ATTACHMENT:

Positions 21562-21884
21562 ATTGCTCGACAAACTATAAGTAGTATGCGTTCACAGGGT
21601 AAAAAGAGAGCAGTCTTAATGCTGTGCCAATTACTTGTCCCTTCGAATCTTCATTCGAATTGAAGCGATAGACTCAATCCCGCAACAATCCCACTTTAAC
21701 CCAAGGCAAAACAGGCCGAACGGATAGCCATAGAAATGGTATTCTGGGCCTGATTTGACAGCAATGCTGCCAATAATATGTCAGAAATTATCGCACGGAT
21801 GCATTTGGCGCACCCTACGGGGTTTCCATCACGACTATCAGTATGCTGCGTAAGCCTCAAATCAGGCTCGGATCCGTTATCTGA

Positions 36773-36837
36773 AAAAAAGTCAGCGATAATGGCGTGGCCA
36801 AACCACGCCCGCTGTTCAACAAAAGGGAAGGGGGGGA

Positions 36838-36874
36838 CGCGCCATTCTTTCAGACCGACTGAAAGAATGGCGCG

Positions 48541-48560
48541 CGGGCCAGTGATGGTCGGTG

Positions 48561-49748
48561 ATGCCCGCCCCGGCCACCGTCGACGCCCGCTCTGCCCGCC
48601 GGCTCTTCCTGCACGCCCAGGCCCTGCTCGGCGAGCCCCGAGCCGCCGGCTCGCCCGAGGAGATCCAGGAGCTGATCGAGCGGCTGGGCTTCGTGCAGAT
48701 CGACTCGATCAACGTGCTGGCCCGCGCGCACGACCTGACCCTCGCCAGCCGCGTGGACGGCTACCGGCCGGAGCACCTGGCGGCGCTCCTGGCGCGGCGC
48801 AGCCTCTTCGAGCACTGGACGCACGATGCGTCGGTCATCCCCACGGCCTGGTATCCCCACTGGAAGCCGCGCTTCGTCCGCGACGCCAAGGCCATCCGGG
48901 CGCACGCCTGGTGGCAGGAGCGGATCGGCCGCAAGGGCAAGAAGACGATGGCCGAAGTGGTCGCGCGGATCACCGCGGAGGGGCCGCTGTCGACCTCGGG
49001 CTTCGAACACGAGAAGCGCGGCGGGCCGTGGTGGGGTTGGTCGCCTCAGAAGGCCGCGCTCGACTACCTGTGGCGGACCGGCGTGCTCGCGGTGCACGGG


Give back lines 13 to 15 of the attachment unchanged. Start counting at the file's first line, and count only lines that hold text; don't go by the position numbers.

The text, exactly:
Positions 48561-49748
48561 ATGCCCGCCCCGGCCACCGTCGACGCCCGCTCTGCCCGCC
48601 GGCTCTTCCTGCACGCCCAGGCCCTGCTCGGCGAGCCCCGAGCCGCCGGCTCGCCCGAGGAGATCCAGGAGCTGATCGAGCGGCTGGGCTTCGTGCAGAT